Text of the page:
$200,641 has been pledged for the development of Diaspora, the decentralized web implementation, which intends to replace Facebook with a version that is distributed. Each user will retain their own data on their own machine. I see a huge flaw in this. They’re moving in the wrong direction. The web is moving to the cloud, not to home machines. In a few years we’re all going to be running dumb terminals and interacting with data far away. Who wants to look after their own data? Well, us nerds for sure. But your average Joe, or your aunty Barbara? Who’s going backup your data and make sure that you do not lose it when the burglars come for a visit? Will the benefit out-weigh the hassle of installing and maintaining this thing and upgrading your machine as you fill it up with photos and videos? No.
Nobody really cares that much about privacy. Sure, we all care, but not if we need to get up off our butts and “install what now?”. “I don’t get it. Why do I have to leave my computer on all the time to use my Facebook (Diaspora) from my mobile phone?”. Which brings me to another point – average folks do not run servers, they run desktop computers or sometimes they only have a laptop. If we are expected to leave them on 24×7 so that our friends can see our data, how bad for the environment and our electricity bill fund is that?! In the near future many of us may only have a mobile phone. Can I install my Diaspora node server on my phone? Hmm… why’s my phone bill so high? Oh no, the HD video of me falling out of a tree went viral and I’ve served it up to half of China from my iPhone.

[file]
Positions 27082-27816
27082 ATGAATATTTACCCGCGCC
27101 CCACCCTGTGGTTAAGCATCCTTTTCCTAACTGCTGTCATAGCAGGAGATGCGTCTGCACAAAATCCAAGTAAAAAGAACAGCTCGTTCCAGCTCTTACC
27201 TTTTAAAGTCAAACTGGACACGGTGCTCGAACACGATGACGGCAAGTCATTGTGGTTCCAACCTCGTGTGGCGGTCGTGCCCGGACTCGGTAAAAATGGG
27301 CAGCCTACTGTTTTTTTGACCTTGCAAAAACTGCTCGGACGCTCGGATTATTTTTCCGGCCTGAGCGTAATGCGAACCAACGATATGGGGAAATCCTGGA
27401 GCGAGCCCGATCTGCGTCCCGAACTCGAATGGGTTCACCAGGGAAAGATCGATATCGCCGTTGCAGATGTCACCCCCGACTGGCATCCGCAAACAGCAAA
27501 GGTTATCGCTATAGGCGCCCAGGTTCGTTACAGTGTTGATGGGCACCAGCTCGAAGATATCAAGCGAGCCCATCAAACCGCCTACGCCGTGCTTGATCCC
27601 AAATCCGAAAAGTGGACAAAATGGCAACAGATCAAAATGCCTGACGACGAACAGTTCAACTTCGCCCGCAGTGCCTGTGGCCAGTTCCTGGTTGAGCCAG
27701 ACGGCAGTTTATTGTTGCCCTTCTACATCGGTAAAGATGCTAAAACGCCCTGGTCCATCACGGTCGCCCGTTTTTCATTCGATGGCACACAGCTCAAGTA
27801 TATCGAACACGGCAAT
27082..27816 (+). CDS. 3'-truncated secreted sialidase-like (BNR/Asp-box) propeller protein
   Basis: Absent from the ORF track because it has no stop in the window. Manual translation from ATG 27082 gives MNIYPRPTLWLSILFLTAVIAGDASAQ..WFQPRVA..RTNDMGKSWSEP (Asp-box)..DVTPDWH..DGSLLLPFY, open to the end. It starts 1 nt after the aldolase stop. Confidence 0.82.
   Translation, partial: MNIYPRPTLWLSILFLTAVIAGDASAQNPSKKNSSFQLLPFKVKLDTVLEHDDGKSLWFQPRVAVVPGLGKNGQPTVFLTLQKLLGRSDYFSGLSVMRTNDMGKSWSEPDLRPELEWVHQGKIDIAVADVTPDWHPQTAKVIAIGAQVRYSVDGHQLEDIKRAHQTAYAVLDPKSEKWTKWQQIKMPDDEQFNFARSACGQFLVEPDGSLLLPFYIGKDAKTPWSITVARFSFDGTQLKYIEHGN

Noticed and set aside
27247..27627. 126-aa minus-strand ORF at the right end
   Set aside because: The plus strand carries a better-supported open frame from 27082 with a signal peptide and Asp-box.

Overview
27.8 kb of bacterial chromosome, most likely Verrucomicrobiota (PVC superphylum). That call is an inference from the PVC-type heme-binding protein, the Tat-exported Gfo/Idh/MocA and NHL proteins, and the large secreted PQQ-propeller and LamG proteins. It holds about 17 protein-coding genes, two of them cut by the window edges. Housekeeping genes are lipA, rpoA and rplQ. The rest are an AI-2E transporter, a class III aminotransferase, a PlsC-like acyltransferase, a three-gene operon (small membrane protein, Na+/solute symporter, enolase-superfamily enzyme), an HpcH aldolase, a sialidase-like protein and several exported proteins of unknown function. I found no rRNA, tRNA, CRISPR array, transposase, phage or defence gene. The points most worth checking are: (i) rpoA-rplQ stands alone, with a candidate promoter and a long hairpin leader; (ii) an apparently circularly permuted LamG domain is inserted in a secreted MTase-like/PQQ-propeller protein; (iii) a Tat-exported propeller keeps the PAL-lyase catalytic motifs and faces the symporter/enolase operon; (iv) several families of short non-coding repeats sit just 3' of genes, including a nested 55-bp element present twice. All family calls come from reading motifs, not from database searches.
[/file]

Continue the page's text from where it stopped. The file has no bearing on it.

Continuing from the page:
Facebook will charge ahead as Diaspora struggles to support all different platforms they need to support, since following the HTML standard is much simpler than understanding all the ins-and-outs of every Operating Systems.
I understand the sentiment of the Diaspora developers and the 6479 backers on KickStarter. They’re just trying to find an solution to the monopolistic data control situations we find ourselves in with the web as it is, but I’m not sure they’ve really thought it through enough. I know I haven’t, so your thoughts on this would be highly appreciated. Hopefully some further ideas and projects will come out of this Diaspora idea, but I do not think Diaspora will work the way it’s described. It might have worked in the days of Napster, but not now. We’ve moved too far into the cloud.